Rotary Adsorption: Selective Recycling of CO2 in Combined Cycle Gas Turbine Power Plants

Laura Herraiz*, Erika Palfi, Eva Sánchez Fernández, Mathieu Lucquiaud

*Corresponding author for this work

Research output: Contribution to journalArticlepeer-review

8 Citations (Scopus)
374 Downloads (Pure)


A conceptual design assessment shows that the use of structured adsorbents in a regenerative adsorption wheel is technically feasible for the application of selective exhaust gas recirculation (SEGR) in combined cycle gas turbine (CCGT) power plants. As the adsorber rotates, CO2 is selectively transferred from a flue gas stream to an ambient air stream fed to the gas turbine compressor, increasing the CO2 concentration and reducing the flow rate of the fraction of the flue gases treated in a post-combustion CO2 capture system. It imposes an estimated pressure drop of 0.25 kPa, unlike a pressure drop of 10 kPa reported for selective CO2 membrane systems, preventing a significant derating of the gas turbine. An equilibrium model of a rotary adsorber with commercially available activated carbon evaluates the inventory of the adsorbent and sizes the wheel rotor. Two rotary wheels of 24 m diameter and 2 m length are required per gas turbine—heat recovery steam generator train to achieve an overall CO2 capture level of 90% in a CCGT power plant (ca. 820 MWe) with SEGR “in parallel” to the capture plant. Two to five rotary wheels are required for a configuration with SEGR “in series” to the capture plant. A reduction of 50% in the mass of the adsorbent would be possible with Zeolite 13X instead of activated carbon, yet the hydrophilicity of zeolites are detrimental to the capacity and upstream dehydration of the flue gases is required. A parametric analysis of the equilibrium properties provides guidelines for adsorbent development. It suggests the importance of balancing the affinity for CO2 to allow the regeneration of the adsorbent with air at near ambient pressure and temperature, to minimise the inventory of the adsorbent within practical limits. An adsorbent with a saturation capacity of 8 mol/kg, a heat of adsorption from 24 to 28 kJ/mol CO2 and a pre-exponential factor of the equilibrium constant from 2 × 10–6 to 9 × 10–6 kPa−1 would result in an inventory below 200 kg, i.e., approximately the limit for the use of a single rotary wheel system.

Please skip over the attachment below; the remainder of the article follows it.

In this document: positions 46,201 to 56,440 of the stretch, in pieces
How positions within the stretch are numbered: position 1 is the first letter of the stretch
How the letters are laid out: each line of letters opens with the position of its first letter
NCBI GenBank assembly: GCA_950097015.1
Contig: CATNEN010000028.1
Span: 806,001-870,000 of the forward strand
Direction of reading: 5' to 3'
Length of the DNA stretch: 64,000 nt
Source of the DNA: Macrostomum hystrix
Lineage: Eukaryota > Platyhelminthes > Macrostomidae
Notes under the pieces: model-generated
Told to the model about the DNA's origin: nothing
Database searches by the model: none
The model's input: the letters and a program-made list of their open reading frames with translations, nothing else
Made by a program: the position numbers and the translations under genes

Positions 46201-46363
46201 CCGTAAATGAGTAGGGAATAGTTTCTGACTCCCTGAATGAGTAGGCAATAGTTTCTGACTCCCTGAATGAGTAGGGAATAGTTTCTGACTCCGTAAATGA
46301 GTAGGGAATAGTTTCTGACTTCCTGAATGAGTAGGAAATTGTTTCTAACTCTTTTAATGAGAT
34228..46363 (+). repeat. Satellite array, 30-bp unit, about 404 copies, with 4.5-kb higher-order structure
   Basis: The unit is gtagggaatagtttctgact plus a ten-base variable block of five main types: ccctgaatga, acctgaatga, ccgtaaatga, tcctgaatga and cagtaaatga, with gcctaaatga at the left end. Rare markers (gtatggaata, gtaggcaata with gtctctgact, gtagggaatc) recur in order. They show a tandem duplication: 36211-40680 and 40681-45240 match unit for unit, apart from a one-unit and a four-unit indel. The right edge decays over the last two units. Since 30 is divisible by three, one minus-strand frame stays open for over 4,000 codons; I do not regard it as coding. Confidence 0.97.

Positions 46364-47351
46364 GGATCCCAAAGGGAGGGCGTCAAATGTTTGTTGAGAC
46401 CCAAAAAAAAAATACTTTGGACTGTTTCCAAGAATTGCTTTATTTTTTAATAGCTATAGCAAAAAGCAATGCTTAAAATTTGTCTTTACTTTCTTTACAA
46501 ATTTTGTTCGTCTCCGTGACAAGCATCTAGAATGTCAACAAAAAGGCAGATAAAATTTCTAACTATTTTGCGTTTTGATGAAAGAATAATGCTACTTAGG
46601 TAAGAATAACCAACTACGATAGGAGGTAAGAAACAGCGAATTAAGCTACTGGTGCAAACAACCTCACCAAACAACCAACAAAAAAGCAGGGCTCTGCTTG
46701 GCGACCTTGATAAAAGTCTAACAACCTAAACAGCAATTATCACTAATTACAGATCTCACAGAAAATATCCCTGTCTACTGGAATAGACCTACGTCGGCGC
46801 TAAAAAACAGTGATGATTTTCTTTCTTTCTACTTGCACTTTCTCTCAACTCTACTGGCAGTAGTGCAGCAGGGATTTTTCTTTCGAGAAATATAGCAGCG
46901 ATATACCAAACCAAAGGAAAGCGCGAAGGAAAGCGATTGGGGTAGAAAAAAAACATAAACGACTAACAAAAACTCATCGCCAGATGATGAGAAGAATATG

Original languageEnglish
Article number482708
JournalFrontiers in Energy Research
Publication statusPublished - 11 Dec 2020


  • combined cycle gas turbine
  • post-combustion carbon capture
  • rotary adsorption
  • rotary wheel
  • selective CO transfer
  • selective exhaust gas recirculation

ASJC Scopus subject areas

  • Renewable Energy, Sustainability and the Environment
  • Fuel Technology
  • Energy Engineering and Power Technology
  • Economics and Econometrics


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